3. Ghostly Lighting. No one wants to knock on the door of a house without exterior lighting, but lighting features that cause heavy shadows along walk-ways or at entry points - creating that fear that something or someone might be lurking just ahead -- can be even worse. Redirecting the light features or using lower wattage bulbs is often an easy way to chase the ghosts away. If investing in new lighting, consider lamps that emphasize the beauty of your home's exterior features.

4. Zombie Landscaping. Those trees and bushes might have looked perfectly sized to the house for perhaps the first five years after planted, but don't forget... they're alive. Alive! Neglected trees and shrubs keep growing and need constant tending. Without attention, they end up surrounding your house with an "undead" feel. In addition to detracting from the house design, older, large branches are also a risk to your home in storms. Take those pruners and cut off some heads or at least give everything a good trim.

5. Suspended Maintenance. Most everyone puts at least some repairs off, but rigorous home maintenance is essential. Spring and fall are the best time of year to start checking fix-it projects off your list. Fix that step before you have to fix the entire stairs! If the exterior is starting to look dull consider power washing it. Touch up paint before a small problem becomes a big one.

6. Scary Windows. Small windows or windows covered with heavy drapery create a more somber feel. For small windows, use brighter window treatments to lighten the mood. Take advantage of any larger windows to bring outdoor light into the home.

7. Creepy Front Door. Ever have second thoughts before knocking on a front door while trick-or-treating? Well, the size and color of the entry door play a big role in making first impressions. If the front door feels uninviting, think about using a bolder, friendlier color such as a bright red, or chase away the shadows by strategically using lighting.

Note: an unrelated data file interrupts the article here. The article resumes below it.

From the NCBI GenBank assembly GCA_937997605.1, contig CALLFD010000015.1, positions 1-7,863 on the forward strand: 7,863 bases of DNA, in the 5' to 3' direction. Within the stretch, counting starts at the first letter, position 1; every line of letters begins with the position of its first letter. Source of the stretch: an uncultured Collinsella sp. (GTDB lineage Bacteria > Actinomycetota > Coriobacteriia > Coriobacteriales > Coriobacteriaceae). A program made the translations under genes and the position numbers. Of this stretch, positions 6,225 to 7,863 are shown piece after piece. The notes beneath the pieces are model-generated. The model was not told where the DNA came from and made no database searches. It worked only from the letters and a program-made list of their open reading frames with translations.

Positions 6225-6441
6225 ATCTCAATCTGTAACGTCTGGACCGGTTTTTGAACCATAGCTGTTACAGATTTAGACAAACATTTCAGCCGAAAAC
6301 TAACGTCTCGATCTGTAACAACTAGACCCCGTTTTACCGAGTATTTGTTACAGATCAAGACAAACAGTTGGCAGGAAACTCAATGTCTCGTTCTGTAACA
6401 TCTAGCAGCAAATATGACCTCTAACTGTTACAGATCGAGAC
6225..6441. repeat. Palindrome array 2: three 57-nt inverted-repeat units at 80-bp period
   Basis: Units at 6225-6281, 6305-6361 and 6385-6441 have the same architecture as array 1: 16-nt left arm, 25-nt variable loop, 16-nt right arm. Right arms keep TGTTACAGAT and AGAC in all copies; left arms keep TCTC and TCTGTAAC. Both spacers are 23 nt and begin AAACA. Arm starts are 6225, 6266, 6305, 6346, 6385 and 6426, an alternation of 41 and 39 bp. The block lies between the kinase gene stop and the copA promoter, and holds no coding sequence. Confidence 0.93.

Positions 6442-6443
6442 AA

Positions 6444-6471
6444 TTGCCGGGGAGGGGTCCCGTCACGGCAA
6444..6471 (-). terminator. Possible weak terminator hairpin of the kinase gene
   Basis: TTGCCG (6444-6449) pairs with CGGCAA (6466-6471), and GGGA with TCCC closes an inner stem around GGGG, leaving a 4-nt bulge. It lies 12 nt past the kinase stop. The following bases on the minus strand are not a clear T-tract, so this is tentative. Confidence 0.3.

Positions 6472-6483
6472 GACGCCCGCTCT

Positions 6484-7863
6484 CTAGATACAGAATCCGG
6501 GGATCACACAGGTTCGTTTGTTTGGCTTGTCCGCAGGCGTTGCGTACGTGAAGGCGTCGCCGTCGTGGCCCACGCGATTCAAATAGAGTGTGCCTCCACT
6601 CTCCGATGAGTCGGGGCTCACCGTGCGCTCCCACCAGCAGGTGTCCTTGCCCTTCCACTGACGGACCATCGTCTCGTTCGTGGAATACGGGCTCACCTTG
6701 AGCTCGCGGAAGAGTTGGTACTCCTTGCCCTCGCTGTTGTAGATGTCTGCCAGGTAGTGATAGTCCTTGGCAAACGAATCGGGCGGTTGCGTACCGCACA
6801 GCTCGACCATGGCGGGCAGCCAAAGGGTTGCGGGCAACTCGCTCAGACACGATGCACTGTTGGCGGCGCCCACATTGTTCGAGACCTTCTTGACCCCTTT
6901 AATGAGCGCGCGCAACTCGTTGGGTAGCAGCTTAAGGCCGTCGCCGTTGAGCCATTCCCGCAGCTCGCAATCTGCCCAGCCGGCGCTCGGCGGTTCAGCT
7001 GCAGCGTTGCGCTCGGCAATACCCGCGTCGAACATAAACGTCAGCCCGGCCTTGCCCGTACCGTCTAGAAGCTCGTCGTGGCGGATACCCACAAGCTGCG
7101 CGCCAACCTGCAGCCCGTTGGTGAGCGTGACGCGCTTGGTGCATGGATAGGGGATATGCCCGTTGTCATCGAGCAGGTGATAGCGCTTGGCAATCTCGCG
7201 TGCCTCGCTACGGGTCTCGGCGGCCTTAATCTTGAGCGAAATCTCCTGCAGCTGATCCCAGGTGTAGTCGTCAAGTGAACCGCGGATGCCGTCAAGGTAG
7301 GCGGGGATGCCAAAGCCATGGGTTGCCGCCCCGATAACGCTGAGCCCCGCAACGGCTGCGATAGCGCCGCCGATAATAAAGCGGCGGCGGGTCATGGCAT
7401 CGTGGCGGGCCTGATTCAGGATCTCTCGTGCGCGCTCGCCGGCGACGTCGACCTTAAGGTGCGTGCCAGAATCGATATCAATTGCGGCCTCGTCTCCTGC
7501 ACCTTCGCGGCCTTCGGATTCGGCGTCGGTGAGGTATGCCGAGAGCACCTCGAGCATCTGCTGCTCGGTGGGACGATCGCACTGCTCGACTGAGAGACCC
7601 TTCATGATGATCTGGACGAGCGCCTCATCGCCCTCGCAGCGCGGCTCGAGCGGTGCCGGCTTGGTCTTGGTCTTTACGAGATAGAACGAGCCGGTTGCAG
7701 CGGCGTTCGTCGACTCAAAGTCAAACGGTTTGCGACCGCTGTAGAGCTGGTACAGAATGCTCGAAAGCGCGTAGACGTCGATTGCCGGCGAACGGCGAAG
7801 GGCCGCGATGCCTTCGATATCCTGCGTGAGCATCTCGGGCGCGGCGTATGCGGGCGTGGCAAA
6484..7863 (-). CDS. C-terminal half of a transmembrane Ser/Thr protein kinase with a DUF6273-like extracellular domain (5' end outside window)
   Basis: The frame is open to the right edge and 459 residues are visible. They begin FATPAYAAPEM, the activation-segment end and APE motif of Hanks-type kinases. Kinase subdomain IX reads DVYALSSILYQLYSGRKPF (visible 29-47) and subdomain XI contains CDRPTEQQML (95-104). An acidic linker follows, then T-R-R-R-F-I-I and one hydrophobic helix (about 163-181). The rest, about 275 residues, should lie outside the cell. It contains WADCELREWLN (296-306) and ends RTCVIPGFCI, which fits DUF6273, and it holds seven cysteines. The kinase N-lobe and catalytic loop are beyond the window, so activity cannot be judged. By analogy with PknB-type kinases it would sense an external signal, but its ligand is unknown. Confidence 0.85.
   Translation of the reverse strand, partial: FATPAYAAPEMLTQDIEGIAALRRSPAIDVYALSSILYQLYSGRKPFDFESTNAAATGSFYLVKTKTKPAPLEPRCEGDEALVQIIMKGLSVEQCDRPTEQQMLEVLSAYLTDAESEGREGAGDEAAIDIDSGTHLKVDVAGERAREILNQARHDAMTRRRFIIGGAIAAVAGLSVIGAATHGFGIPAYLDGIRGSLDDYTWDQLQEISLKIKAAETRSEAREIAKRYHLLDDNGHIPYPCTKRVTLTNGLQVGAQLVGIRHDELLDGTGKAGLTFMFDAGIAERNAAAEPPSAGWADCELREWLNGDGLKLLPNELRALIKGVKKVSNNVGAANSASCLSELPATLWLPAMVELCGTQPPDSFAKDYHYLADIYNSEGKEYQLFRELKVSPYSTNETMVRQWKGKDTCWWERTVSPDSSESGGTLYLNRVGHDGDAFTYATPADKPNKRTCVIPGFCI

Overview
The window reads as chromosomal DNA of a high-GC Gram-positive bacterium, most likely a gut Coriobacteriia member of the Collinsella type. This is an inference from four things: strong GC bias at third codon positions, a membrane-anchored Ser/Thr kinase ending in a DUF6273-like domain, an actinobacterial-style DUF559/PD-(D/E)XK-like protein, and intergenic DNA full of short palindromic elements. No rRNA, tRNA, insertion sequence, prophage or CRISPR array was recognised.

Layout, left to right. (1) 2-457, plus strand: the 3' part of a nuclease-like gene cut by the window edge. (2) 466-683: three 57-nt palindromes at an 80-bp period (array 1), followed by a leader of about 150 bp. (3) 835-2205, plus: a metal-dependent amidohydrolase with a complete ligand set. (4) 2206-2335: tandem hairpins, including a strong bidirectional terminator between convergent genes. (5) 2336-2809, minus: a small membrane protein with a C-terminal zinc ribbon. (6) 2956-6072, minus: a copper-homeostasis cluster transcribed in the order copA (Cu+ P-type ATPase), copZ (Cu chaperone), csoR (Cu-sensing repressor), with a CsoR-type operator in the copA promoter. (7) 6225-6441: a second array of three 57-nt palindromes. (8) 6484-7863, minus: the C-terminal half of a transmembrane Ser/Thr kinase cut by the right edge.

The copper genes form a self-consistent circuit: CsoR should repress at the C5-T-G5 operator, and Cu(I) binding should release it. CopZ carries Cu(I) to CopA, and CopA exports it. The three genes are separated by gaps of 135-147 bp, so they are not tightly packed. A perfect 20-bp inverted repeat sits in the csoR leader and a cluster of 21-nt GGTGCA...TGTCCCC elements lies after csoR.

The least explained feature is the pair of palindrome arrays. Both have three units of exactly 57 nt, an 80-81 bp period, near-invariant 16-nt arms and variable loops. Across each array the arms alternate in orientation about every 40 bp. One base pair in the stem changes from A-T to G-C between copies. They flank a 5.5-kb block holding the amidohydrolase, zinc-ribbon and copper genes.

8. Bone Chilling Floor Plan. Small rooms and narrow hallways make for a cramped, uninviting floor plan. Consider an open concept floor plan if buying or building a house. If renovating, be sure to consult a professional before removing walls in your current home, as they may be "load bearing" walls, and will have to be replaced with other supports or structures.

9. Mysterious Staircases. Narrow staircases with walls on both sides can be dark and creepy. Lowering a wall to open the staircase up to the room or hallway below can go a long way to dispelling some of the dark, scary mystery and making your stairs more inviting.

10. Horrifying Home Dcor. Dark, oversized furniture and heavy rugs can have a tendency to make a home feel less inviting. Stacks of stuff and excess clutter around the house? Not going to help the situation. Ask yourself if you really need all that stuff and if not, get rid of some of it.


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10 Inside Tips From a Designer Who Specializes in Small Baths

481045989 SMALL BATH 10 Inside Tips From a Designer Who Specializes in Small Baths

By: Dona DeZube

A New York City designer shares secrets to making a small bath both functional and beautiful.

Got a small bathroom to renovate? Go wild with texture and colors if its a rarely used guest bath, but stick to clean and simple in a master bath. Thats the word from designer Jamie Gibbs, who transforms incredibly small New York City bathrooms into beautiful spaces. I liked being shocked by details in a little space, especially if its not going to be used much, Gibbs says.

His small-bath secrets:

1. Avoid textures in bathrooms that get daily use. In a heavily used bathroom, anything with texture becomes a collection spot for mold, mildew, and toothpaste. Say no to carved vessel sinks or floor tile with indentations.

2. Be careful with no-enclosure showers with drains right in the floor. These Euro showers allow for a feeling of openness, but the average American contractor doesnt know how to waterproof the floor for them, Gibbs says. The tile seals can be compromised if not installed correctly, causing the materials to decompose, and water to leak underneath.

3. Use opaque windows and skylights to let light filter into all parts of the bath. A long skinny window with frosted glass means you don't have to burn high-wattage light bulbs. Make sure water condensation will roll off the window into an appropriate place (i.e. not the framing or the wall) to avoid future maintenance issues.

4. Look for fixtures that have a single handle rather than separate hot and cold taps. Space-saving gearshift faucets are a very good choice in small bathrooms, says Gibbs. Youll also save money by not having to drill holes in the countertop for the hot and cold taps.

5. Save space with wall-mounted toilets and bidets, but be aware that the water tank goes into the wall. Thats fine if space is such a premium that you wont mind going into the wall to make any repairs. But if you share a wall with a neighbor, that's a different issue.

6. Use a wall-mount faucet to make a reduced-depth vanity work in a small space. I can get away with a 22 vanity instead of a 24 vanity with a wall mount faucet, Gibbs says.